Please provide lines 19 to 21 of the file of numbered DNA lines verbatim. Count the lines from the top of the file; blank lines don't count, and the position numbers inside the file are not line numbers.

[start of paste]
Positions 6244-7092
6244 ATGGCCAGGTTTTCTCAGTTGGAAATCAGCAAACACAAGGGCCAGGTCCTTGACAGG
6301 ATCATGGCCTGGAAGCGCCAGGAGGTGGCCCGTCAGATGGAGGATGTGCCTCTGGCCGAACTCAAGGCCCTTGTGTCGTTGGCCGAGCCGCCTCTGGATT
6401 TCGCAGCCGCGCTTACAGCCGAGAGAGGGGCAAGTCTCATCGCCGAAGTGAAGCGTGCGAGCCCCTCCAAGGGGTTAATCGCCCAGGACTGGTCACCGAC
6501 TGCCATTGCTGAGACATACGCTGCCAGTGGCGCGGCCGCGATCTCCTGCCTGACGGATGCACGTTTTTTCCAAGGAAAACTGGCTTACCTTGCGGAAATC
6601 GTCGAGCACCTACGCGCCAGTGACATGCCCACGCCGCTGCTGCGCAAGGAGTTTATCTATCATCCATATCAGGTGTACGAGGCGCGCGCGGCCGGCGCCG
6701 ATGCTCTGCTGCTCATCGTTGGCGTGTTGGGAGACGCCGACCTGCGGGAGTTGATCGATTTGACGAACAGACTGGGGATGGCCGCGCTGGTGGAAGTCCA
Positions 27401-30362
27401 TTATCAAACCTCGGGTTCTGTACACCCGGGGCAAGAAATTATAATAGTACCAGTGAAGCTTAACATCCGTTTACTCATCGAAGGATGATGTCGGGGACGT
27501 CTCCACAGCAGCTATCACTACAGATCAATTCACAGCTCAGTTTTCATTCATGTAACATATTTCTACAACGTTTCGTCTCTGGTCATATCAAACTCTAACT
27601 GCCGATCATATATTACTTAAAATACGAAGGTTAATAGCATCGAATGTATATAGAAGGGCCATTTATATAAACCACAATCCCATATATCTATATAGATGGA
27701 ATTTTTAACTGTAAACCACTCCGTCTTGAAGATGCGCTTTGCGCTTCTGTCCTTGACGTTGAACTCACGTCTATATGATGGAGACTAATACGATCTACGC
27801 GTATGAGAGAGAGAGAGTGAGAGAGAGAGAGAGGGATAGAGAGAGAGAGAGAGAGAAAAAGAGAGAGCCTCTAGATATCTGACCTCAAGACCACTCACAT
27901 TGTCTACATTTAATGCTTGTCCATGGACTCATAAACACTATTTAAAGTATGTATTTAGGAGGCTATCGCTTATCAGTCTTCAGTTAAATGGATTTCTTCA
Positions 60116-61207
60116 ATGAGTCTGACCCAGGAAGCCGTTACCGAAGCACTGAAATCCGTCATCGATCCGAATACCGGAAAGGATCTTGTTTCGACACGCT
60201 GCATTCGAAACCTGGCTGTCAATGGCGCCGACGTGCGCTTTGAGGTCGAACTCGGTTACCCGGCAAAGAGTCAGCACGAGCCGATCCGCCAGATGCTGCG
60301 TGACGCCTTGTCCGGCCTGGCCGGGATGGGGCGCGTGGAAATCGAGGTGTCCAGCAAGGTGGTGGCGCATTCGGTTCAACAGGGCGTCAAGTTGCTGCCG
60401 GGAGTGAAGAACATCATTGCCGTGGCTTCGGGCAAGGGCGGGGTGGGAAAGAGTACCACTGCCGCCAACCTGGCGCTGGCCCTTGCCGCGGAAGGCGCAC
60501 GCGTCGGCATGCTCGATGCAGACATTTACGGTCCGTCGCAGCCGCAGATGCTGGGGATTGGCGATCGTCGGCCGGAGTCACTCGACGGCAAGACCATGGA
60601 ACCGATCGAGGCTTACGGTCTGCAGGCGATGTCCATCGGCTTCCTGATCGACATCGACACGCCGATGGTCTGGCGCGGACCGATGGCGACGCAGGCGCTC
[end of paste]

60401 GGAGTGAAGAACATCATTGCCGTGGCTTCGGGCAAGGGCGGGGTGGGAAAGAGTACCACTGCCGCCAACCTGGCGCTGGCCCTTGCCGCGGAAGGCGCAC
60501 GCGTCGGCATGCTCGATGCAGACATTTACGGTCCGTCGCAGCCGCAGATGCTGGGGATTGGCGATCGTCGGCCGGAGTCACTCGACGGCAAGACCATGGA
60601 ACCGATCGAGGCTTACGGTCTGCAGGCGATGTCCATCGGCTTCCTGATCGACATCGACACGCCGATGGTCTGGCGCGGACCGATGGCGACGCAGGCGCTC